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Repair or Reconstruction - Are You An Infringer?

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© 2002, Gallagher & Dawsey Co., LPA
December 2002

The court charged with patent law appeals, the Court of Appeals for the Federal Circuit (CAFC) has shown a interesting application of an old patent doctrine, the so-called "repair or reconstruction" doctrine. If you buy a patented product and it wears out or breaks, can you repair it without becoming an infringer? Does someone who sells repair parts for a patented device, become a contributory infringer? (see related article in this issue)

The doctrine is easy to state in theory, but can be difficult to apply in practice. Repair of a worn or broken item is allowed, but the replacement of an unworn or unbroken component of a patented combination is impermissible "reconstruction," unless such an unworn component is merely replaced incidental to the replacement of a worn component when it is impractical to replace only the worn components. In other words, reconstruction is considered the equivalent of the making of a new product.

The issue came to the court in the context of today's very popular disposable cameras. 27 respondents were charged with infringing Fuji's U. S. Patent No. 4,884,087 for a disposable camera, or in the language of the patent, a "lens fitted film package," or LFFP. The LFFP is initially fitted with a cartridge of film at the factory. The alleged infringers bought used cameras from photo processors that had the film removed and developed, and then reloaded them with new film. There was no question as to the fact that the cameras had a useful life significantly greater than a single use. Is it repair or reconstruction?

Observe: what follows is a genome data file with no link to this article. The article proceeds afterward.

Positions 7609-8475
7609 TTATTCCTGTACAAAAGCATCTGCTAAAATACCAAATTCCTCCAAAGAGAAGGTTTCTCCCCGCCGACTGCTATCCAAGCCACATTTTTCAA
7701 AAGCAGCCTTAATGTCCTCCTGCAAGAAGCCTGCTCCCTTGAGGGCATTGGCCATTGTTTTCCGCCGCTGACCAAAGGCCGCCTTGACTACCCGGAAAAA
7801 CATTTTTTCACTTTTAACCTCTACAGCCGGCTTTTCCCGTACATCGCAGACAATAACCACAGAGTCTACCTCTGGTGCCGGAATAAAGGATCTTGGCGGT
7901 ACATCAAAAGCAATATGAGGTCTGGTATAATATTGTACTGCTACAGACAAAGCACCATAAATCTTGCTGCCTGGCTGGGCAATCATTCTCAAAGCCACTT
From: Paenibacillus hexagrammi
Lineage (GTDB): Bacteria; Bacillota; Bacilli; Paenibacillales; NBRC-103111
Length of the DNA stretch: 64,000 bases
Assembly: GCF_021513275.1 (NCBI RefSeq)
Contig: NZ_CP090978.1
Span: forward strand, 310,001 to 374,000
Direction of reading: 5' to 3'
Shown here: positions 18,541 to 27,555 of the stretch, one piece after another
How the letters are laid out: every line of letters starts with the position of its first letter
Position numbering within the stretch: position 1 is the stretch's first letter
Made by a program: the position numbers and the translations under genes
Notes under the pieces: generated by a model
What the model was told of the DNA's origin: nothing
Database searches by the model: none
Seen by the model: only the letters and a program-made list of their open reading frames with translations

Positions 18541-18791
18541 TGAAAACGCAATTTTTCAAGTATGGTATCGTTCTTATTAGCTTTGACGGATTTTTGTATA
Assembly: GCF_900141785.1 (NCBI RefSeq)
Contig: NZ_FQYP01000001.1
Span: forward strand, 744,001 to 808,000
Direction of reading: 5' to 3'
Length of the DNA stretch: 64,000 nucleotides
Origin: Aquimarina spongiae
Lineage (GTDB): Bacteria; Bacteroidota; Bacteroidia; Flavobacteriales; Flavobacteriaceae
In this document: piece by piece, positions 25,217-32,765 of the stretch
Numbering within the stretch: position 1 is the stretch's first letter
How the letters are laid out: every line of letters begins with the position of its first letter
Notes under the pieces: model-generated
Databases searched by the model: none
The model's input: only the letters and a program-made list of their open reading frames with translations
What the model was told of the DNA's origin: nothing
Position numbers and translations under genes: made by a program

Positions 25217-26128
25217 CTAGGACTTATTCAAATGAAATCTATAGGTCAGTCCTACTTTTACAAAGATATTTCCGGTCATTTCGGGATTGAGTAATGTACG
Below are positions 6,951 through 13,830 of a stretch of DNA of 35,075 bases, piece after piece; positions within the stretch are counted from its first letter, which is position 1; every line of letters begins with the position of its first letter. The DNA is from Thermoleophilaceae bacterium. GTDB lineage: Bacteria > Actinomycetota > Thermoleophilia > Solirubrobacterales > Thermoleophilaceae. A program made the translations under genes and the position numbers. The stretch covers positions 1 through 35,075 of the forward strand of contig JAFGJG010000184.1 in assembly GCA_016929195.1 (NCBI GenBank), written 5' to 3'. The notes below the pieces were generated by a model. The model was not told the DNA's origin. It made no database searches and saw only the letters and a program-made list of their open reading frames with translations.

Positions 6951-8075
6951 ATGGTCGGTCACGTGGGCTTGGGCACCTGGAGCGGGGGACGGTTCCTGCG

The CAFC, overturning the lower court's finding, held that such activities constituted permissible repair. The court found that the basis for a repair/reconstruction dichotomy is the principle of exhaustion of the patent right. The unrestricted sale of a patented article, by or with the authority of the patentee, "exhausts" the patentee's right to control further sale and use of that article by enforcing the patent under which it was first sold. The replacement of unpatented parts (the film), having a shorter life than is available from the combination as a whole, is characteristic of repair, not reconstruction. The lower court's ruling of reconstruction was incorrect, because the remanufacturing processes simply reused the original components (the camera), such that there is no issue of replacing parts that were separately patented.

However, because the court based its finding on the first use doctrine, the court did allow Fuji to ban the re-importation of cameras that had not been first sold in the U.S., a potential problem for the respondents, as a large number of the remanufactured cameras sold in the U.S. arise from foreign sources.

What lesson for an inventor? Focus on the exact nature of parts replaced in any remanufacturing process to evaluate the question of repair or replacement.
 
 
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